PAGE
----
Gardaí have begun checking with ferry operators to try and find out when an articulated trailer containing a large Rigid Inflatable Boat (RIB) arrived in the country. It is believed the trailer was loaded on a Stena Line ferry in Fishguard and collected by a driver with a tractor unit in Rosslare.

The trailer with the RIB was then brought to Tragumna where it was found by gardaí. The driver of the truck, a man from Enniskillen in Co Fermanagh, was arrested.

Gardaí also recovered four diving suits in one of the vehicles.

Garda sources said investigators are keeping an open mind on how many times the gang may have put to sea from the slip at Tragumna village in the RIB, which was fitted with three powerful outboard engines.

“We believe the men we arrested were a landing party who came to West Cork to land a large consignment of drugs, but we are keeping an open mind on whether they were to rendezvous with a mother ship to collect the drugs or whether they were to collect the drugs from some marker buoy offshore,” a source said.

“And we are also keeping an open mind on how many times the gang had put to sea in the RIB - they certainly had put to sea on Thursday morning because the men were still wet when we arrested, but whether they had put to sea in the RIB in the preceding days is something we are still investigating.”

Gardaí have not ruled out the possibility that the men may have been trying to collect drugs after they were dropped off by the mother ship some distance from shore and marked with a buoy whose GPS coordinates were then transmitted to the gang.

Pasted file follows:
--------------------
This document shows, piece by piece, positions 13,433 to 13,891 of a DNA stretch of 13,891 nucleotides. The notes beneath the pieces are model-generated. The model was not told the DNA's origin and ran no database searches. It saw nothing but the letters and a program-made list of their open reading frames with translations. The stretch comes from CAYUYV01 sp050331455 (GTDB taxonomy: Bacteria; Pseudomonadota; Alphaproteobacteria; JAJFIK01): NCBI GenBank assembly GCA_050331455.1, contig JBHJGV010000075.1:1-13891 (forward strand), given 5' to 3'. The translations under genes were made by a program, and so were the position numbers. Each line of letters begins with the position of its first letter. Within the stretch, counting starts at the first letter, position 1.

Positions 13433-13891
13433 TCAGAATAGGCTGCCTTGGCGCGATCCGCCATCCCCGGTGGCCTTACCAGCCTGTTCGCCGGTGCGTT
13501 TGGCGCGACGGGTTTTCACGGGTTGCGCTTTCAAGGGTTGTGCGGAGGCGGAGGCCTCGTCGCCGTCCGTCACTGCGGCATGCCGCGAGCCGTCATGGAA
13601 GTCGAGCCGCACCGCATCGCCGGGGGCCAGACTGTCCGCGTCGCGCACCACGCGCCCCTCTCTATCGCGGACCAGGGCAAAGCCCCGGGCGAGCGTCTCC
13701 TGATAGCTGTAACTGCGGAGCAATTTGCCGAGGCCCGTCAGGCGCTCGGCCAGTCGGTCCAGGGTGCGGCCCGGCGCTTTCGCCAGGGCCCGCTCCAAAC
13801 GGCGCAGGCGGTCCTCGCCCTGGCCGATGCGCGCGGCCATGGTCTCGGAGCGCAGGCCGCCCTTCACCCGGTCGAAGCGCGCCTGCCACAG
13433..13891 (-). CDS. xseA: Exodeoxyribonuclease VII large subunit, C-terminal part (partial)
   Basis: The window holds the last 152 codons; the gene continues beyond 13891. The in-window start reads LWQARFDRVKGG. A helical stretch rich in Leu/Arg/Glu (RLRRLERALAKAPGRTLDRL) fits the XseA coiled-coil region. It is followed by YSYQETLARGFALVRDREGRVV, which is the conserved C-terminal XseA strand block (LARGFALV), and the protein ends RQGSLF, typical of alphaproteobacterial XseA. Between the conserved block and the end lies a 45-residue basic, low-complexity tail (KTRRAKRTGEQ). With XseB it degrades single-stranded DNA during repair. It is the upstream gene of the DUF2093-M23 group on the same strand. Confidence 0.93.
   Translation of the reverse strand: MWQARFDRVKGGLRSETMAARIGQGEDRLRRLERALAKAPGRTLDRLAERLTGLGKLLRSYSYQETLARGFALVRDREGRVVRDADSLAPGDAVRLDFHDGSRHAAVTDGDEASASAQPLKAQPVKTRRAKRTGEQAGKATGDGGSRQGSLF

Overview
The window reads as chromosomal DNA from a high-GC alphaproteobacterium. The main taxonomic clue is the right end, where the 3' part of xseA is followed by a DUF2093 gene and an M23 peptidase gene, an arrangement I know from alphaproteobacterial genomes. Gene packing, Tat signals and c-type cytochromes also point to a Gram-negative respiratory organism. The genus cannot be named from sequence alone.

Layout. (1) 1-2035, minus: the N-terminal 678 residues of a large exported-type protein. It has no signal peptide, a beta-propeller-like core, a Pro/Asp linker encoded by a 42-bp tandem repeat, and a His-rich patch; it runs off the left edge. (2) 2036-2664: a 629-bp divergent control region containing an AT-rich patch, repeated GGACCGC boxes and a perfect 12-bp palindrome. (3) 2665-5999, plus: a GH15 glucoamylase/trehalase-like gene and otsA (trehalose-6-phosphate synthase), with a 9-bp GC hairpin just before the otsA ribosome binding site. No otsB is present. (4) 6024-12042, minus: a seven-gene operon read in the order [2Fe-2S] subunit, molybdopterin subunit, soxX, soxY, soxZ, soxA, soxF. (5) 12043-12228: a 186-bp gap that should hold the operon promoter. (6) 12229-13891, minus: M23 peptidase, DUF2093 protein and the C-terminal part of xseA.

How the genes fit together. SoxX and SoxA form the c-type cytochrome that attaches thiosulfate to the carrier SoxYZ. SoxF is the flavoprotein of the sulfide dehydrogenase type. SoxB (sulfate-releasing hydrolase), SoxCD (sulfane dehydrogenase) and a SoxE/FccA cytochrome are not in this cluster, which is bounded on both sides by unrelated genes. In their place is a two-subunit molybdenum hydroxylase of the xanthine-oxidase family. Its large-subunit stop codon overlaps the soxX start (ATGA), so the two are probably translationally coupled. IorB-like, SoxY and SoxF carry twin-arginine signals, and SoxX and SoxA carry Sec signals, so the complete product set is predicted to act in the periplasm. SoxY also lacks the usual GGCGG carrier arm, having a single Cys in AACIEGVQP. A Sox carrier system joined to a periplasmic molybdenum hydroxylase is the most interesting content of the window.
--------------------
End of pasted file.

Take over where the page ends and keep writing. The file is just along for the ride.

A marine source said technology has improved hugely in recent years and it is now possible to buy a marker buoy that can be submerged to a depth of 50 metres and be programmed to come to the surface after a week or two when it can be located by those looking for it.

“Often fishermen shooting pots will mark their pots with a buoy and the buoy will be marked with the name of the boat so an unmarked buoy with no name on it would certainly attract attention from fishermen who might haul it to see what it’s marking so that’s a risk for any drug smuggling outfit,” the source said.

“But with the new electronically programmable buoys, they can be submerged for a week or two and either programmed to come up at a certain time or they can be activated by the drugs gang when they approach the locations so there’s less risk of these buoys being discovered by any passing trawler.”

In recent years, drug smuggling gangs transporting cocaine from Colombia to Europe have begun dropping off watertight bales of drugs attached to marker buoys and then sending on GPS co-ordinates to gang members who travel out from land in rigid inflatable boats (RIBs) and small boats to collect the drugs.

This method reduces the risk of being caught when land-based members of the gang head to sea to rendezvous with the mother ship as the ship can often arouse the suspicions of other mariners if it is seen loitering or waiting in an area.

Last July, two bales of cocaine with an estimated street value of €2 million were found washed up on beaches in Donegal and some weeks earlier two smaller packages worth a total of €180,000 were washed up on beaches in Cork which gardaí believe came from such drop off deliveries at sea.

Barry Roche

Barry Roche

Barry Roche is Southern Correspondent of The Irish Times